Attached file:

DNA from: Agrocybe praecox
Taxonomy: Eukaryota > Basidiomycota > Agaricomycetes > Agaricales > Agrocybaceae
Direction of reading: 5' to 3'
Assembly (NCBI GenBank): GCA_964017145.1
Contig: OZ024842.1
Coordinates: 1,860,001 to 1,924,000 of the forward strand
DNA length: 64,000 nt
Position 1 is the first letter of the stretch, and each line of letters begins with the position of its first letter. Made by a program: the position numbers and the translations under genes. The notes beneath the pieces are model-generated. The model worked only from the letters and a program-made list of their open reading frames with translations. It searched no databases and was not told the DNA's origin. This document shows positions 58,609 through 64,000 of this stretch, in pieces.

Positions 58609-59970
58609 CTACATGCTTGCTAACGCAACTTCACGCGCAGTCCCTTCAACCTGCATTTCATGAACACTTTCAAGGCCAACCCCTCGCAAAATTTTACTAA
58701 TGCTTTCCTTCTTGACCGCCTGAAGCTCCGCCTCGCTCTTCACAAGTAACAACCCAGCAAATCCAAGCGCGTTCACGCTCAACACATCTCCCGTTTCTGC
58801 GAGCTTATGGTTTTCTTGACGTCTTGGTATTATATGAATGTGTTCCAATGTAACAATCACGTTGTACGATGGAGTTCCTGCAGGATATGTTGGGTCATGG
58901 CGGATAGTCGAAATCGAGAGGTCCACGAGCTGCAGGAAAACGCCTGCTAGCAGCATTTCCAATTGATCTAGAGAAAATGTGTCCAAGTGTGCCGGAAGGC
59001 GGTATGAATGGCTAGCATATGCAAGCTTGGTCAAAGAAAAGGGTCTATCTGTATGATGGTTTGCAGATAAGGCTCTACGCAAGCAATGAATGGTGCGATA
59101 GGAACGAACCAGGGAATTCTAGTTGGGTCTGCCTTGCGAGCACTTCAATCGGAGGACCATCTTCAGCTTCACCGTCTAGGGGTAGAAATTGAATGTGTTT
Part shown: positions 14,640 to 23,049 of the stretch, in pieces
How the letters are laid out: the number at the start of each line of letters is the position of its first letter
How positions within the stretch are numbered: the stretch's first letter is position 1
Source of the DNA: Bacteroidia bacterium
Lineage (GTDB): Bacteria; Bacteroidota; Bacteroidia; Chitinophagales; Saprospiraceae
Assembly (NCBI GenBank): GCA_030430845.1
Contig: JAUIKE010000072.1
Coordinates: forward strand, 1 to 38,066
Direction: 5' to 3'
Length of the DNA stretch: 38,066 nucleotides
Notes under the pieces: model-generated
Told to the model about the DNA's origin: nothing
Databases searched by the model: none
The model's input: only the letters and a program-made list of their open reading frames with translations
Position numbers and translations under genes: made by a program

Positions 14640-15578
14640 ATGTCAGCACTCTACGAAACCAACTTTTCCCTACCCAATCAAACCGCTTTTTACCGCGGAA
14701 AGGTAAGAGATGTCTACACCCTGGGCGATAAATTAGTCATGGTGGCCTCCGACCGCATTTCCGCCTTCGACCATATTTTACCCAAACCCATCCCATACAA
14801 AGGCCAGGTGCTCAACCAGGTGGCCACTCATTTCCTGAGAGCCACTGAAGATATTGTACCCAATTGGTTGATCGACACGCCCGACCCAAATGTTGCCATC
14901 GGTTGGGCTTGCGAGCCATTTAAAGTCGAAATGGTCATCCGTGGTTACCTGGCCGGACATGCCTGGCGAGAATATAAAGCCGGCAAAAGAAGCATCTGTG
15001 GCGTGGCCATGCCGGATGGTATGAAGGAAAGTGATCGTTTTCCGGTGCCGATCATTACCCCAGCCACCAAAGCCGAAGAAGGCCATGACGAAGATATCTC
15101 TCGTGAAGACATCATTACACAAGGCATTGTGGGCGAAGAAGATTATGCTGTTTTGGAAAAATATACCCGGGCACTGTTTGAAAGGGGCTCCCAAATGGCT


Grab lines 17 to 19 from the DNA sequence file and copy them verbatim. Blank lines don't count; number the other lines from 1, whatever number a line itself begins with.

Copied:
How the letters are laid out: the number at the start of each line of letters is the position of its first letter
How positions within the stretch are numbered: the stretch's first letter is position 1
Source of the DNA: Bacteroidia bacterium